Small business owners more eurosceptic than big business

January 25, 2016, 11:06 AM GMT+0

While senior figures in FTSE companies and digital entrepreneurs strongly favour remaining in the EU, the views of small business more closely resemble the general public's

In the coming referendum support from British business for remaining in the European Union is often presented as a foregone conclusion. However new YouGov research suggests the business community is more fragmented on the issue than the views of heads of big banks and FTSE companies would have you believe. With small and medium enterprises (SMEs) accounting for 60% of all private sector employment in the UK and 47% of private sector turnover, if SME employees are influenced at all by their companies' or employers' interests regarding the EU then this is the cohort campaigners will want on their side when addressing the business aspect of the referendum.

Ahead of an event tonight held in association with Founders Forum (a network of leading digital and technology entrepreneurs) YouGov has spoken to three distinct types of businesses to gauge their attitudes to the forthcoming EU referendum: large companies (FTSE 100 and FTSE 250); digital entrepreneurs (with a typical company size of 25 employees); and small and medium-sized businesses.

While large companies and digital entrepreneurs strongly favour remaining in the EU, among SMEs the story is more similar to what we've found with the general public. Of the 501 owners and managing directors surveyed, 47% are in favour of staying in the EU while 42% want to leave – when YouGov last asked the general public on December 18, 41% said they would vote to remain and 42% said they would vote to leave.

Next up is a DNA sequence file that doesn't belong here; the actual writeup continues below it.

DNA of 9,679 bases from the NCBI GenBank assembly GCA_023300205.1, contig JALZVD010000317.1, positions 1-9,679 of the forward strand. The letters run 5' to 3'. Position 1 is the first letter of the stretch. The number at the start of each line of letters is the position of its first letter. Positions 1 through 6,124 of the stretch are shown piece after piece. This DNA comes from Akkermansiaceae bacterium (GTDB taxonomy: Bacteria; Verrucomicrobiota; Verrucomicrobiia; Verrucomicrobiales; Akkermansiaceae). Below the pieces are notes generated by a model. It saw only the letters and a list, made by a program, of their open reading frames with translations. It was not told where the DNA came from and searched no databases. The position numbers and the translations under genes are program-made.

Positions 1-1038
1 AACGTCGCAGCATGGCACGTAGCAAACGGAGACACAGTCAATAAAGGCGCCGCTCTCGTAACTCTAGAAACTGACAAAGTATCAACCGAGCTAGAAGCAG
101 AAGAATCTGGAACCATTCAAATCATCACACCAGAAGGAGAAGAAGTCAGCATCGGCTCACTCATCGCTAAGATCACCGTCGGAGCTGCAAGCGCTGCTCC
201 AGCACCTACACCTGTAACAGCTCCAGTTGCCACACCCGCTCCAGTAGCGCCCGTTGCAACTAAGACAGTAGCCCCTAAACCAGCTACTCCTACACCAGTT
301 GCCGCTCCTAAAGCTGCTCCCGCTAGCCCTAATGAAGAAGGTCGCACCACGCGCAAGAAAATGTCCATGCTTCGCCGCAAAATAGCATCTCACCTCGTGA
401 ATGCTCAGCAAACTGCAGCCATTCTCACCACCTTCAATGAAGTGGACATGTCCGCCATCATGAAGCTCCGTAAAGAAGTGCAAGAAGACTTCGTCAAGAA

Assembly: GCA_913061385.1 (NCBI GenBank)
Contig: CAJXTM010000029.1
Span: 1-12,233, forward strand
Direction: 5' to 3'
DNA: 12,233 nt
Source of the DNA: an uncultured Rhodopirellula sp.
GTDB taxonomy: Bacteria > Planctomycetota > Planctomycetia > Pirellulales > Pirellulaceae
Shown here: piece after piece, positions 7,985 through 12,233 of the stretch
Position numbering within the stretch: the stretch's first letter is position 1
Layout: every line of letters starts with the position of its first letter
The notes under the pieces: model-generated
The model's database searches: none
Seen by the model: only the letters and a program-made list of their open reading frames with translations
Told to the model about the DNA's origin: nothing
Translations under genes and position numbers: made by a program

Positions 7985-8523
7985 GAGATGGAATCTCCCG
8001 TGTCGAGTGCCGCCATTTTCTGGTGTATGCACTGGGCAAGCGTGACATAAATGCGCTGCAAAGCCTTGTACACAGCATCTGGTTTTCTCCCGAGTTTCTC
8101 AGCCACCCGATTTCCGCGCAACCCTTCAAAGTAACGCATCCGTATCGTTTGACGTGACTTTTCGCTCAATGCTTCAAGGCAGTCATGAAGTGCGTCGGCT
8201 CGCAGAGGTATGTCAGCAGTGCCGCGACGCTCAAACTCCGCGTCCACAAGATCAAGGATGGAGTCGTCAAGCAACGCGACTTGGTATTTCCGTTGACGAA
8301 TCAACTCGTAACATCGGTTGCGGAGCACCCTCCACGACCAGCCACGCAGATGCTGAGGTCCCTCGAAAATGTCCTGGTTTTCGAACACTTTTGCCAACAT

And the smaller the company, the less likely they are to support continued membership – although companies of all sizes arre more in favour of remaining than leaving.

Among senior business leaders in the 'big business' group – leaders from 11 FTSE 100 organisations, three FTSE 250s and two larger private companies – all but one support staying in the EU, although only five of these companies has an official company view. Among the two private companies, one was for staying in and the other for leaving. This equates to 93% of big businesses being in favour of remaining in the EU and only 7% in favour of leaving.

Of the 42 digital entrepreneurs, 88% support remaining in the EU and 12% want Britain to leave. And by ten to one they believe Britain's position as a global tech gateway would be negatively affected by Brexit, with two-thirds also believing it would adversely affect their company's ability to attract talent. Jonathan Goodwin, co-founder of Founders Forum, said "There is real concern that a decision to leave will undermine the incredible progress British founders... have made in the global digital space - in particular by attracting European businesses to set up, and create jobs, here."

Speaking to British business leaders at the World Economic Forum in Davos, George Osborne pledged to flesh out the alternatives to Britain's membership of the EU when the referendum debate starts. He said that while he understands companies might be "shy" in speaking out about Europe, "business will have a big role. I would encourage you all to be active in that debate".

In addition to answering poll questions, YouGov asked SME leaders to describe their views on the coming referendum:

  • "It will be a financial disaster to leave. How anyone can think that an isolated UK could do effective trade agreements with India, China, Russia etc. is a joke. Try asking a dairy farmer negotiating with a supermarket.”
  • "I think the original economic purpose of the union has been subsumed by a political agenda which I don't agree with. I think predictions of economic disaster if we leave are just scaremongering.”
  • "The European Union has created some huge obstacles to small business, such as clumsy regulations for sellers of electrical equipment such as myself (and no clear ideas of how to comply with the regulations). Free movement of people across borders is also now out of hand.”

In the coming months YouGov will look at how other types of businesses view the impending referendum. In the meantime verbatims from the major business respondents, including leaders from HSBC, Diageo, Hiscox and Centrica can be found here.

See the full results and methodology

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